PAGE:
A Look at The Marvin Sapp Phenomenon
After nearly 20 years in the industry, Sapp is having the year that artists merely dream about. The album Thirsty, his 7th solo release, has spent most of the last year at the top of Billboard's Top Gospel Charts and the Christian & Gospel Albums charts. His lead single, "Never Would Have Made It" surpassed Donald Lawrence's "The Blessing of Abraham" as the longest running #1 single at gospel radio. The song spent 26 consecutive weeks at #1 and has spent a total of over 40 weeks as the most popular song in the gospel format. This incredible feat has made music history, as no song of any genre has spent this much time atop its prescribed format.
On top of that, "Never Would Have Made It" has become the most successful gospel single at Urban Radio, as this single has spent considerable weeks as the second most popular song in all of the Urban Adult Contemporary format. This has contributed to the Thirsty album spending significant time in the top 10 of Billboard's Top R&B/Hip-Hop albums, with the album recently peaking at #28 on the Billboard Top 200.
Add a stellar performance as the lone gospel act on the recent BET Awards and his first BET Award as Best Gospel Artist, and you have an impressive year for the Grand Rapids pastor and Commissioned alumnus.
So, the $64,000 question is, HOW did this happen? This is the type of success that EVERY artist, manager, and record label wishes to duplicate.
Much like the United States economic situation, the music world has undergone a creative recession. This recession began several years before its economic counterpart followed suit. Songs with staying power have been replaced with temporal catch phrases touting the power of lip gloss, crunk juice, and super soakers.
In nearly every urban genre, there is an absence of creativity and songs with both universal appeal and longevity potential. The secular arena has pronounced the death of hip-hop based on its transition from producing songs that address social issues to its continued focus on prosperity (i.e., money, cars, and bling) and temporal things. (Sounds remotely like an argument made for the effectiveness of the church, huh?)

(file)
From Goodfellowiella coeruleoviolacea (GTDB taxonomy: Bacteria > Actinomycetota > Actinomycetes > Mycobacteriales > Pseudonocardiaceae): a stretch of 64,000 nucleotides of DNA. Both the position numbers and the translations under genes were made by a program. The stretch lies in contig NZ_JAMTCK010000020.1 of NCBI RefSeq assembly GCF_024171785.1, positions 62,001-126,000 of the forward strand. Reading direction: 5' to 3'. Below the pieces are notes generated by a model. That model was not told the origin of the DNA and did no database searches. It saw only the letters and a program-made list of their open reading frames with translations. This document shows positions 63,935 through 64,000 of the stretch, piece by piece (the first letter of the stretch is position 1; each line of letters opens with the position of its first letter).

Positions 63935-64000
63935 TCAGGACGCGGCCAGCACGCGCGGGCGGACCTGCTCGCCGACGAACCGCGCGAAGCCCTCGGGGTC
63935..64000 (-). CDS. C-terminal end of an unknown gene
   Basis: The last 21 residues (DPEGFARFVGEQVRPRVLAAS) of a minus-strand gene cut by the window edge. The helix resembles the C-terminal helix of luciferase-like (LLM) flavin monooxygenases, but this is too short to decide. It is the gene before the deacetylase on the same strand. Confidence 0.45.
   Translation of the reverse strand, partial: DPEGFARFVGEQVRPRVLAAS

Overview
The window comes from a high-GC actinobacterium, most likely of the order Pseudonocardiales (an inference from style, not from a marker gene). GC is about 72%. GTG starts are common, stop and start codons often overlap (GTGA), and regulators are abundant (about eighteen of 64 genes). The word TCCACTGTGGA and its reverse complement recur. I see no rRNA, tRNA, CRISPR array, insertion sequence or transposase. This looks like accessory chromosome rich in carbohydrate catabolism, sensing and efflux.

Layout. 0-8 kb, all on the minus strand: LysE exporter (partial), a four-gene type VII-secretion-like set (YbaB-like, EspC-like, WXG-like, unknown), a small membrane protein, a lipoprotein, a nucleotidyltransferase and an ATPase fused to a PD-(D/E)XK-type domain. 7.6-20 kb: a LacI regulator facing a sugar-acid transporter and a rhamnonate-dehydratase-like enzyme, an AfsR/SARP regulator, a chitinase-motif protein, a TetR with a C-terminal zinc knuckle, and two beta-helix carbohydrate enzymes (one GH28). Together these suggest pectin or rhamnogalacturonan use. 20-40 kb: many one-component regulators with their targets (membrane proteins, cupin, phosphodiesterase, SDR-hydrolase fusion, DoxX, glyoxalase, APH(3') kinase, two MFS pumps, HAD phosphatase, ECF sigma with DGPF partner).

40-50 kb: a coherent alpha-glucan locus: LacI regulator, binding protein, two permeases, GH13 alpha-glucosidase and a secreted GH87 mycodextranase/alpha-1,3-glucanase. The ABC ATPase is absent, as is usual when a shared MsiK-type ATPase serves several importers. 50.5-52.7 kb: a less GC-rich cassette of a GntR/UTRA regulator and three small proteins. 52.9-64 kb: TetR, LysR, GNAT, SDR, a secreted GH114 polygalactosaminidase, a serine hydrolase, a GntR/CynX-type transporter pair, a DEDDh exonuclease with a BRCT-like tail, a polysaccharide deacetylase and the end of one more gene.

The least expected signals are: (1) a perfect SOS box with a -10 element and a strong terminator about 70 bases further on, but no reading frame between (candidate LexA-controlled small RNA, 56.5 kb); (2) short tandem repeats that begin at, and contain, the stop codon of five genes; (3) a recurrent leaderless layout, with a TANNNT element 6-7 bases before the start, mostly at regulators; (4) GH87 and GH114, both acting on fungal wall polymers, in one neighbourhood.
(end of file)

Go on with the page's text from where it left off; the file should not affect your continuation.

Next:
Similarly, the world of R&B has watched its lyrical content erode from healthy love and life issues to sex, sex, and more sex. The world has expressed its disdain at its own content in both hip-hop and R&B.
"Then he said to his disciples, 'The harvest is plentiful but the workers are few.'" (Matthew 9:37; NIV)So, while this void has been in the secular marketplace, where are the laborers who will take the message of the gospel to the world? Where are the songs that will have staying power and latch onto the hearts of the world? In the last fifteen years, the gospel genre has produced five to seven crossover hits that have actually infiltrated secular radio.
From Kirk Franklin's "Why We Sing" and Yolanda Adams' "Open My Heart" to Donnie McClurkin's "We Fall Down" and Smokie Norful's "I Need You Now", it has been a challenging feat for a song to achieve commercial success. Perhaps the most successful crossover hit during that time frame was God's Property's "Stomp", which blazed the trail with crossover success, resulting in gospel's first video appearance on MTV and a Grammy nomination for R&B "Song of the Year".
For all of the memories that each of these songs yield, it still becomes baffling to think of why this type of success doesn't happen more often.
There are a few points of commonality that exist among these songs that could unlock the secret of this success and help shed light on the current phenomenon that is Marvin Sapp. First, each song was written from a place of authenticity. In that place of authenticity, writers weren't thinking of creating the next crossover hit. Instead, each song has a story where it was birthed from a genuine place. Let's face it people of God. The world doesn't need another recycled hit. There's an old saying in the urban arena that says "Real recognizes real." The translation for that is this…"Give me something authentic."